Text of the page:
Table 3 shows the percentage reduction in cholesterol from the pre-treatment recording to the latest recording on treatment. There is not a major difference between simvastatin (28%) and atorvastatin (30%). The other drugs, including fibrates, do appear to be less effective.
However, perhaps the most important finding from our lipid study is that the results are comparable to those achieved in randomised controlled trials, such as the 4S study.6 Generally speaking, we would not expect to replicate the achievements of randomised controlled trials in general practice because of the special circumstances under which these trials are conducted—for example, the selective inclusion and exclusion criteria, and long term follow up, plus all the effort that goes into the major studies. This is the first time that British general practice has been shown to achieve the same outcomes in terms of cholesterol reduction as in the major trials.
The scale of the task that primary care is facing in order to meet the NSF standards for prevention of cardiovascular disease in high risk patients is enormous. It is necessary to record the risk factors in order to be able to calculate an individual’s risk of CHD, and then to address those risk factors. There is a clear need for improvement in lipid management. Many patients have not had their lipids measured, and many of the patients who are on lipid lowering drugs have not achieved the 5 mmol/l target. There is a tendency to regard any dose of statin as appropriate without titrating up, if necessary, to the highest recommended dosage.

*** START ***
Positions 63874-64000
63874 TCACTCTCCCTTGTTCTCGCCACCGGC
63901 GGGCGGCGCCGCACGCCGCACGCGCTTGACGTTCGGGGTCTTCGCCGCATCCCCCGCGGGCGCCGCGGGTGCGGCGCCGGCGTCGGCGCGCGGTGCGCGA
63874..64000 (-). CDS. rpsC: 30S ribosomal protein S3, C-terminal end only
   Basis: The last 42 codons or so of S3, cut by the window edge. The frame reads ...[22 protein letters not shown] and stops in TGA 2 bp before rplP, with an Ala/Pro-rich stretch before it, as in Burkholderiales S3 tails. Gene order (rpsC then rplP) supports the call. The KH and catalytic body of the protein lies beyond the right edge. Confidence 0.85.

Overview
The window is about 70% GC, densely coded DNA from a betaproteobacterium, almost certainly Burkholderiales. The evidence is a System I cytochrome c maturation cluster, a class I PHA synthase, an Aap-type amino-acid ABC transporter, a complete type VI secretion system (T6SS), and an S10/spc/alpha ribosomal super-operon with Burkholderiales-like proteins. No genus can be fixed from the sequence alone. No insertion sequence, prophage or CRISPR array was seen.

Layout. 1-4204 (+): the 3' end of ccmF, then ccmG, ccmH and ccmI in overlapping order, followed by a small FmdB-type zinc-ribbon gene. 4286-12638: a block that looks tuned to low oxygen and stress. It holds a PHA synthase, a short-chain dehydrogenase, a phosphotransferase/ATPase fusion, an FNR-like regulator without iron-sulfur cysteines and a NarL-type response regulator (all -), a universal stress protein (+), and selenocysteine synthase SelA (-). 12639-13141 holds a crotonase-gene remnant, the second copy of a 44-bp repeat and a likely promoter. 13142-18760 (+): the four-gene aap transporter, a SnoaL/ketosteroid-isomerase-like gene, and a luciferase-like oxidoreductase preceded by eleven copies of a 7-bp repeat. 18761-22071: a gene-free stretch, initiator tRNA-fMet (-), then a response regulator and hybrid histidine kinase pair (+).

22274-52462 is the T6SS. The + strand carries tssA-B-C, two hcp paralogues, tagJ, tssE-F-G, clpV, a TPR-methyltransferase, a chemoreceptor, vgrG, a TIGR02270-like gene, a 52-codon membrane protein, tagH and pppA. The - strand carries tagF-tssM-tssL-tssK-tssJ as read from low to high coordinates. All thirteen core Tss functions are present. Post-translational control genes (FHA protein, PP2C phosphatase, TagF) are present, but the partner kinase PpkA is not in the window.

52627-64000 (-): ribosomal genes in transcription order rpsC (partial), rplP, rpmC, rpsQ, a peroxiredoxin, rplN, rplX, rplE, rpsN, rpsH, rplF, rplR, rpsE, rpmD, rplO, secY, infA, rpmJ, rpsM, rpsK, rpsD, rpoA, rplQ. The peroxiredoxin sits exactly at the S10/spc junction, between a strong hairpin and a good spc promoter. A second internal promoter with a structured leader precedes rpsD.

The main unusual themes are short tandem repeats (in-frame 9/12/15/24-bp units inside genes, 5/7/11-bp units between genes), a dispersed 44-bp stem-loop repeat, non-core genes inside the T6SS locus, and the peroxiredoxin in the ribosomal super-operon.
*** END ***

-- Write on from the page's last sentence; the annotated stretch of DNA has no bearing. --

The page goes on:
Given the size of the problem of cardiovascular disease and what primary care teams are being asked to do, the degree of recording and the degree of activity and disease control that is taking place is considerable.
Question: You mentioned collecting family history as a risk factor. How do we enter that as a separate factor into our calculations?
Professor Pringle: With the Sheffield tables you adjust the score for a family history but most of the others do not contain this as part of the calculation. However, I think most of us would recognise that knowing about family history enables us to give contextual information to patients, which helps them to understand what we are talking about. We need to try to explain cardiovascular risk to patients in a less technical manner. The more we go into numbers, risk scores, and so on, the less they are likely to fully understand and appreciate what we are saying.
Professor Lewis Ritchie: As far as the Joint British Recommendations are concerned, some authorities recommend 50% additional weighting for family history—that is, multiply by 1.5. So, for example, a 10% risk would increase to 15% with a positive family history of premature heart disease. I agree that putting the risk into context for the patient is very important.